Traditional Osso Buco Recipe - Allrecipes.com
Traditional Osso Buco Recipe
  • READY IN ABOUT 2 hrs

Traditional Osso Buco

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"This recipe is a traditional but simple way of cooking Osso Buco (veal shanks). The white wine is a must in this dish."

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Ingredients Edit and Save

Original recipe makes 4 servings Change Servings
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  • PREP

    20 mins
  • COOK

    1 hr 30 mins
  • READY IN

    1 hr 50 mins

Directions

  1. Dust the veal shanks lightly with flour. Melt the butter in a large skillet over medium to medium-high heat. Add the veal, and cook until browned on the outside. Remove to a bowl, and keep warm. Add two cloves of crushed garlic and onion to the skillet; cook and stir until onion is tender. Return the veal to the pan and mix in the carrot and wine. Simmer for 10 minutes.
  2. Pour in the tomatoes and beef stock, and season with salt and pepper. Cover, and simmer over low heat for 1 1/2 hours, basting the veal every 15 minutes or so. The meat should be tender, but not falling off the bone.
  3. In a small bowl, mix together the parsley, 1 clove of garlic and lemon zest. Sprinkle the gremolata over the veal just before serving.
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Reviews More Reviews

Most Helpful Positive Review
Oct 20, 2008

I tried this recipe as written the first time and I have to admit it was very good, however when I mentioned it to a friend of Italian ancestry he suggested instead of butter, I brown the shanks in pancetta fat. I chopped up about a 1/4 lb. of pancetta, fried it, removed it from the pan, drained off all but about 2 tbls of the fat and browned the shanks. I removed the shanks and used the same fat to saute the onions, added the wine and deglazed the pan. I added the previously fried pancetta with the other ingredients. I know it's not as healthy but it was absolutely delicious. The one thing he told me was, do not subsitute bacon, it has to be pancetta.

 
Most Helpful Critical Review
Jan 06, 2013

I must be in the minority after looking at the ratings for this dish.... I usually love Osso Bucco, but after making this 2x, it has a very different flavor that I just didn't care for.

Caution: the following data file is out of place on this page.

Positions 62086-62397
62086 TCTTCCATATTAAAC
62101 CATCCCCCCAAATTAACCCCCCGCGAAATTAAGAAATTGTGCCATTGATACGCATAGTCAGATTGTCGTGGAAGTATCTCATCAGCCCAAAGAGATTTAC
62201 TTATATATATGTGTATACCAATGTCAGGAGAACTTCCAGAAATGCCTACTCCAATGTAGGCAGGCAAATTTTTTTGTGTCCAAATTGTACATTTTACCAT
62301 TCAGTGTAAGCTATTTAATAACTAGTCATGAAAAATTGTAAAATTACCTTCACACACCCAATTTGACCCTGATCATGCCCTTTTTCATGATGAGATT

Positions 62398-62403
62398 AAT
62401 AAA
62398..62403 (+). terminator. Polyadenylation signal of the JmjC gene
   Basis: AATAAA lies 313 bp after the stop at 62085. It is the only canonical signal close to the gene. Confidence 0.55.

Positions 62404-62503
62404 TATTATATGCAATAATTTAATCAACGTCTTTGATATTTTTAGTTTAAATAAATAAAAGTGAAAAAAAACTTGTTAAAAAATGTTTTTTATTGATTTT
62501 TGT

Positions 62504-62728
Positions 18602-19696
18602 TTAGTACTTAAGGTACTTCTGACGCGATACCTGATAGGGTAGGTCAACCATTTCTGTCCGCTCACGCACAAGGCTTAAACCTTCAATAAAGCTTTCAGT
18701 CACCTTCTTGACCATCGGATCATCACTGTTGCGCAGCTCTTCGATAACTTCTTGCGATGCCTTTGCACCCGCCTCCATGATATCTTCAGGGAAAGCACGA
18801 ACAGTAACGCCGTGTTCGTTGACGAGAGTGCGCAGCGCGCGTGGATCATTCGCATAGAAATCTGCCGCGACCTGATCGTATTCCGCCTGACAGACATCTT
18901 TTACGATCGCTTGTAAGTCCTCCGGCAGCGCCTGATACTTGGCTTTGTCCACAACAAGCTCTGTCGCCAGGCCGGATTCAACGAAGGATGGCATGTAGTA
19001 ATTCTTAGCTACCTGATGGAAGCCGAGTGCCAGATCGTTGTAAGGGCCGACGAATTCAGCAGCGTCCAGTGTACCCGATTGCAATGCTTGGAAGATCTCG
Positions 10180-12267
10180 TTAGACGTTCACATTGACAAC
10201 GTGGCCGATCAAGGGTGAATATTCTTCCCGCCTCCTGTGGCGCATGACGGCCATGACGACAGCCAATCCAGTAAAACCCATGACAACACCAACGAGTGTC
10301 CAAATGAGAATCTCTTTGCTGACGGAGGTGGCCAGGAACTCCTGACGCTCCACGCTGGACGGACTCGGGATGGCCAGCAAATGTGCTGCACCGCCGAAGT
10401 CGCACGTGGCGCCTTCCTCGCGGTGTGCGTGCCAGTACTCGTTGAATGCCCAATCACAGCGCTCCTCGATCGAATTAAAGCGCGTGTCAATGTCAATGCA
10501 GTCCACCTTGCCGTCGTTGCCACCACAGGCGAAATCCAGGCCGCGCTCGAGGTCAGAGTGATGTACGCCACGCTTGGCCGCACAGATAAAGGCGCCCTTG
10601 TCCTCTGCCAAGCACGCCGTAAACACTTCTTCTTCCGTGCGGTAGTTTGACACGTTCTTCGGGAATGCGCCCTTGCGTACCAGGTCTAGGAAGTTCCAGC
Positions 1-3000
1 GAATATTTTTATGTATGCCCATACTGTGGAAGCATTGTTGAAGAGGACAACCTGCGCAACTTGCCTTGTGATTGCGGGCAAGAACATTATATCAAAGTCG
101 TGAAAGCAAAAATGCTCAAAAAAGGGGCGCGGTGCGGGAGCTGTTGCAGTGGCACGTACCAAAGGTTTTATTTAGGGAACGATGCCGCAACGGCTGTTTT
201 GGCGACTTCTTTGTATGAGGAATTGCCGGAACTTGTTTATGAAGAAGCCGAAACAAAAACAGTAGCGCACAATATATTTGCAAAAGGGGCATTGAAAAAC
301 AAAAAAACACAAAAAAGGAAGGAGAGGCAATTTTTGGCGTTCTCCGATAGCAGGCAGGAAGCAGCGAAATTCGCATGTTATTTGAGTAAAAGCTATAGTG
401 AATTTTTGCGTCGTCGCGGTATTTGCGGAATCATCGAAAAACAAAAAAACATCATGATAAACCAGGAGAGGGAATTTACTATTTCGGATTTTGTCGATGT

Jul 07, 2005

This has to be one of the best osso i have eaten, even better than some that I have had at Italian restaurants. I made it exactly as the recipe describes for a family dinner and everyone wanted the recipe. I have tried others out there but none as delicious as this. Hmmm I have to admit the meat basically melts in your mouth. This definitly will become a family favourite.

 
Sep 11, 2006

An excellent recipe by itself. Like others, I doctored a bit with some herbs like bay leaf and herbs d'province. The best advice I can offer to really enhance the flavors is to prepare this a day ahead of time, let it cool slowly, refrigerate overnight and warm at 325 for an hour, tightly sealed. This always works for me with dishes that include bone with marrow

 
Jan 01, 2006

This recipe is so good and so easy, you are crazy not to make this! I had to substitute red wine, but still excellent. I have made this dish several ways, but this recipe is a combination of all the best attributes of the others. Good with rissoto or pasta! Just tell your butcher that you want a veal shank prepped for osso buco. You will probably get three pieces from a shank.

 
Nov 16, 2006

I loved this recipe, but I browned the shanks on both sides in a skillet then transferred them to a crockpot and cooked them for @ 8 hrs. it was so tender!!

 
Jan 14, 2007

What a tasty dish!!! The white wine is definately key and as advised I added (3 tbs) Italian herbs. I also decided to add (for 6) half a small can of tomatoe paste for the tomatoe sauce effect. The advise of cooking ahead and letting it set for a day is also a good idea. As Italian red sauces always taste better the next day. Note: I am in Europe and had a hard time finding the specified veal chop and I ended up with a cut that was more intended for stew. But, even though the result was a stew, it was abasolutley delicious. I cant wait to make it again with or without the chops!

 
Mar 07, 2008

This is a very good recipe. The only problem is that it isn't actually a "Traditional" ossobuco. The Italians weren't introduced to tomatoes until after this recipe had been invented.

 

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Nutrition

  • Calories
  • 478 kcal
  • 24%
  • Carbohydrates
  • 17.6 g
  • 6%
  • Cholesterol
  • 201 mg
  • 67%
  • Fat
  • 19.8 g
  • 30%
  • Fiber
  • 2.7 g
  • 11%
  • Protein
  • 46.9 g
  • 94%
  • Sodium
  • 564 mg
  • 23%

* Percent Daily Values are based on a 2,000 calorie diet.

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